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Old 03-18-2011, 03:24 PM
michelej1 michelej1 is offline
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Default Connecticut Show Review 1972

Savoy Brown/Fleetwood Mac/Long John Baldry: University of New Haven, Connecticut

Jon Tiven
Phonograph Record, May 1972

ASHMUN & REYNOLDS, two singers (one of whom also plays bass) with the Baldry band, opened the show with a couple of numbers of their own which were lackluster save for the bottleneck guitar work by a Mr. Weston, a true flash on both electric guitar and National Steel.

With a short announcement, the 6'7" Baldry strutted nonchalantly to the stage and began the Ron Davies now-standard ‘It Ain't Easy’ with all the spunk and drive one would expect from someone with as much experience in crowd-pleasing as John Baldry has. The high energy directionality of the concert faltered not once, as John danced and sang thru Rod Stewart's & Faces' ‘Flying’, ‘Don't Try To Lay No Boggie Woogie On The King Of Rock 'n' Roll’, ‘Walking Blues’, and a tribute to Mahalia Jackson. The meager crowd was absolutely ecstatic as Baldry jumped into the audience and danced and sang from there, with Weston, Ashmun, Reynolds, and Armitt going to town on stage, and within a few moments most of the people were on their feet. Baldry left the stage amidst a standing ovation which lasted a good 10 minutes, but to no avail (third billed groups are not allowed encores). Tuff luck.

Following a half-hour of equipment setups and checks, Fleetwood Mac took the stage and began their set with a KILN HOUSE great, ‘Tell Me’, but Danny Kirwan's guitar was all but completely inaudible, and Californian Bob Welch was the loudest member of the group, save for the incredible drummer Mick Fleetwood, who knocked the **** out of his set as he towered over it in full majesty. McVie and wife Christine stayed mostly in the background as Welch took his place as idiot raconteur and supposed leader of the group, trying to persuade the crowd to dance. They all played well, but sounded like they've never practiced. They lacked any boogie potential as they went through ‘Future Games’ and a number from their new album, but managed to get the audience on their feet with an old Chicken Shack (Christine's old group) number ‘Get Like You Used To Be’, ‘Black Magic Woman’, ‘Shake Your Moneymaker’, and the consummate Fleetwood Mac boogie deluxe, ‘Oh Well’. They seemed quite displeased with their set and decided not to do an encore to appease the screaming and clapping crowd.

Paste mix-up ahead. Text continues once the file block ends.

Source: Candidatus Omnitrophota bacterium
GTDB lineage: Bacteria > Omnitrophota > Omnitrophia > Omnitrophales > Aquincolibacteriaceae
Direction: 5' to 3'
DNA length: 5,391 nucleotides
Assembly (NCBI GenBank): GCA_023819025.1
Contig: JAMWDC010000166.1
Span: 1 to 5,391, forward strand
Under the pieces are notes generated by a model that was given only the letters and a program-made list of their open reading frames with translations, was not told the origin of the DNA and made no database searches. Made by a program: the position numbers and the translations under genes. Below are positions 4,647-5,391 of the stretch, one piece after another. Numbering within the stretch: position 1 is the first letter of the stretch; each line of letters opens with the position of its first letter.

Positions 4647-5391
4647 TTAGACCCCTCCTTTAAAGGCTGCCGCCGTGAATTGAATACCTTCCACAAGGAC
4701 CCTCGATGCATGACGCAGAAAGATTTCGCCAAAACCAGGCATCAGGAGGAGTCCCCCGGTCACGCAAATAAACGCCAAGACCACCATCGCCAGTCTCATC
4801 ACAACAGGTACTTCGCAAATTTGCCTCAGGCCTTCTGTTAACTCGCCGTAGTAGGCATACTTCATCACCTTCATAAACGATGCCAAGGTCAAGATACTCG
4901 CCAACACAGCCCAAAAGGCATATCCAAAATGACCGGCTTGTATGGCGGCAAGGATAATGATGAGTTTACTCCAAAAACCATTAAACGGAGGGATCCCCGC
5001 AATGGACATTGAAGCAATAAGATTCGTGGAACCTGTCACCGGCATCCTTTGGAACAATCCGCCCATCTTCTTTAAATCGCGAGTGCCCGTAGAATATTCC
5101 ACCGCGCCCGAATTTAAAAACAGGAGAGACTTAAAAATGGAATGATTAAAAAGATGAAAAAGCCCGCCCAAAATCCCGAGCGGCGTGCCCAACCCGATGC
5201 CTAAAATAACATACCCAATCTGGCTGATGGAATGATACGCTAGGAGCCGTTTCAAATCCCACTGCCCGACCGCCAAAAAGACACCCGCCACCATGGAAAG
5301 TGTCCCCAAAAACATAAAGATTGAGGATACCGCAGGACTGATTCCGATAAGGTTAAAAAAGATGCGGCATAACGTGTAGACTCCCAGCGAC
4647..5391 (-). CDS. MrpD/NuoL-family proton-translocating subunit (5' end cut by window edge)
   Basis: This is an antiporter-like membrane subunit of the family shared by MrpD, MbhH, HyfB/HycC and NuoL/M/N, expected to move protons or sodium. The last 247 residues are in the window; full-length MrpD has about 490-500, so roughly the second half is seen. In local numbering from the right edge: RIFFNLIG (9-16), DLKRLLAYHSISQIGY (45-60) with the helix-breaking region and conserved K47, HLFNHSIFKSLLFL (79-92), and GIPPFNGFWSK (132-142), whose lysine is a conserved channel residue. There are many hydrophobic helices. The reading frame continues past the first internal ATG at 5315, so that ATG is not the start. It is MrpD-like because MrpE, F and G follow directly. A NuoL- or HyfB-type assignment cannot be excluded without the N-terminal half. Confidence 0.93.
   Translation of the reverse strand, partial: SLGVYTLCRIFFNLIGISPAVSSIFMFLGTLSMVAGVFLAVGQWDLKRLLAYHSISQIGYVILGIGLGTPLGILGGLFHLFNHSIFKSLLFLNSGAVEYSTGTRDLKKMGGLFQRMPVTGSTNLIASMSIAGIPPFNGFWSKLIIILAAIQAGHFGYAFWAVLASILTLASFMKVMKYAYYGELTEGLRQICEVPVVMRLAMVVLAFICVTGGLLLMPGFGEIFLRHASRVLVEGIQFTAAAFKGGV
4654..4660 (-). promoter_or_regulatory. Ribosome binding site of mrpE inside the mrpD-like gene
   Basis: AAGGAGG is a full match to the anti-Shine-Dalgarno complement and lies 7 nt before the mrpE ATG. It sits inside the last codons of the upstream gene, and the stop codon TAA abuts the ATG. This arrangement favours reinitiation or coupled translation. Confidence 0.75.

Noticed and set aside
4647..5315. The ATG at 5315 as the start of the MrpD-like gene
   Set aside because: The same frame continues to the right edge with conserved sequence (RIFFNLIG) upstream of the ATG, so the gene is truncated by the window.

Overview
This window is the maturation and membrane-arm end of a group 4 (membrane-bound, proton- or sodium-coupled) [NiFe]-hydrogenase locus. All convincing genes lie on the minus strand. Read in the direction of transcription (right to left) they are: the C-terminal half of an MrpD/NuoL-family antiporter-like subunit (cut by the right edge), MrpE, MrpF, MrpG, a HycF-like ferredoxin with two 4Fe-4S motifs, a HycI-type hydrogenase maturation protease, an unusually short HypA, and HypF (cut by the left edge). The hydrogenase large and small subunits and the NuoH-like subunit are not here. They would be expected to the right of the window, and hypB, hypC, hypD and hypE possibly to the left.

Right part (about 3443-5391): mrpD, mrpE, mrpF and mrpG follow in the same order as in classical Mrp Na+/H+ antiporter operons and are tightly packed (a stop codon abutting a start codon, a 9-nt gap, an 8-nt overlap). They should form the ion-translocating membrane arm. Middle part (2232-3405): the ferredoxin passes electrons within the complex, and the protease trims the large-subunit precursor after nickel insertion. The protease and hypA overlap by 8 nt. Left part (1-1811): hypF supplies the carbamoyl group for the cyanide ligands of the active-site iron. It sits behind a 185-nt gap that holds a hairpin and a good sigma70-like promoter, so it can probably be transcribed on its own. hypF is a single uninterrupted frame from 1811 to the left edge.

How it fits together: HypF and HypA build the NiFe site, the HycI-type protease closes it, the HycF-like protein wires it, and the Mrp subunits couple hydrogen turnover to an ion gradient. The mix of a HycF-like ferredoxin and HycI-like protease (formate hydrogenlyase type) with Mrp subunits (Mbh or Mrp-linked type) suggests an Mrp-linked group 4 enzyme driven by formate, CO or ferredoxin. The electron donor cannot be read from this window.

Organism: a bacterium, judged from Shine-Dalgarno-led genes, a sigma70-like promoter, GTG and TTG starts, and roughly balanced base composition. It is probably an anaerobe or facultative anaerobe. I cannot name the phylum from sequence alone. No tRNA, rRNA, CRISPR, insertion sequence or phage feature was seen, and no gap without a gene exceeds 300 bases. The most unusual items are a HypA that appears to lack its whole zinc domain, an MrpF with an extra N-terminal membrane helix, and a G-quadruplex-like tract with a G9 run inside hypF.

Savoy Brown came on-stage after an interminable wait, and started their set with the Jeff Beck/Jukin' Bone/Joe Smith Blues Band standard ‘I'm Down’, with as little inspiration as possible. Their set continued on a similar note of boredom, with Kim Simmonds' guitar work as humdrum as a lead guitarist could ever be; his solos were never interesting, he didn't play one note that might be labeled "inspired" The rest of the band was about the same – competent but absolutely mediocre. I left when I heard Kim announce, "This is the Savoy Brown Boogie"....Da Da da da da dadadadadada.
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Old 03-19-2011, 10:37 PM
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aleuzzi aleuzzi is offline
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Interesting that Weston is mentioned with re: to his work with Long John Baldry. A very interesting piece of history there.

So they played well but sounded unrehearsed? What exactly does this mean? They improvised? They were sloppy (in which case they wouldn't have played well)?

It's true that even at this stage of their shows Welch was emerging as frontman. Apparently not everyone liked this...

A side note: a friend of mine who is about 12 years older than I was in a mid-70s band that used "Bare Trees" as one of its staples at parties and bar shows. They chose it because it was a good "boogie dance tune." Maybe that's what the reviewer of this article wanted more of?
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